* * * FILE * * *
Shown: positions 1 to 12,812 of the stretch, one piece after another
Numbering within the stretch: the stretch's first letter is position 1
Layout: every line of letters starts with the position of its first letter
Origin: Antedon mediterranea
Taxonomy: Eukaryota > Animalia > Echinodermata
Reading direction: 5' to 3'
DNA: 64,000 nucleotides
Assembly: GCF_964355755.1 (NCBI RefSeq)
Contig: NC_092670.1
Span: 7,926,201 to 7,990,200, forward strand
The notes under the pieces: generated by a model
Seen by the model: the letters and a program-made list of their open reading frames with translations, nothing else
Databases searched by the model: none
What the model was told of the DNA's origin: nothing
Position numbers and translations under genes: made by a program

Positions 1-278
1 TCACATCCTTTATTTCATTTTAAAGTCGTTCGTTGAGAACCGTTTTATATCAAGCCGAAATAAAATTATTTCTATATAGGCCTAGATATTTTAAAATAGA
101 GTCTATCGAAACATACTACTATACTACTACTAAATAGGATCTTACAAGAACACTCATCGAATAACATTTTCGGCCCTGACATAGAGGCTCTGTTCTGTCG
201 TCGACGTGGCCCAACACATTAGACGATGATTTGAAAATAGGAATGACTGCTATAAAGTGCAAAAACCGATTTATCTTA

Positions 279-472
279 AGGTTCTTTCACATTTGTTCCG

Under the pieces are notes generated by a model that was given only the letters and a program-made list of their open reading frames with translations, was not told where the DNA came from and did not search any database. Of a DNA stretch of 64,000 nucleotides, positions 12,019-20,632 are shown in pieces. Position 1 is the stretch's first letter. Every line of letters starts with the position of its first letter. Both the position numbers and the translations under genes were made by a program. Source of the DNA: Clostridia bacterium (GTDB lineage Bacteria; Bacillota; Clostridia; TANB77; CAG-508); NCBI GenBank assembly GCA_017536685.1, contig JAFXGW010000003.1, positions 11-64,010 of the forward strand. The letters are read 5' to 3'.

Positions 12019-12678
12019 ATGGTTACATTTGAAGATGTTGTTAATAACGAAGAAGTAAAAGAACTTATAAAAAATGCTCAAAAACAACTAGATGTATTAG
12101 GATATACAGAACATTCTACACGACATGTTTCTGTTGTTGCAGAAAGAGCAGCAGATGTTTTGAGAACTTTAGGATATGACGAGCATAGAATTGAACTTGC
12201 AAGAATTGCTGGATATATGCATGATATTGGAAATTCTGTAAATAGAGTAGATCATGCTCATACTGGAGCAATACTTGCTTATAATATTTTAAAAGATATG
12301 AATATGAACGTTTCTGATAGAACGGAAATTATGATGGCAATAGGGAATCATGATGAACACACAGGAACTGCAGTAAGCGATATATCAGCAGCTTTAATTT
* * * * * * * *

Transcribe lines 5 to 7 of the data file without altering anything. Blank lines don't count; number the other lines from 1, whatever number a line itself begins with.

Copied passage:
Taxonomy: Eukaryota > Animalia > Echinodermata
Reading direction: 5' to 3'
DNA: 64,000 nucleotides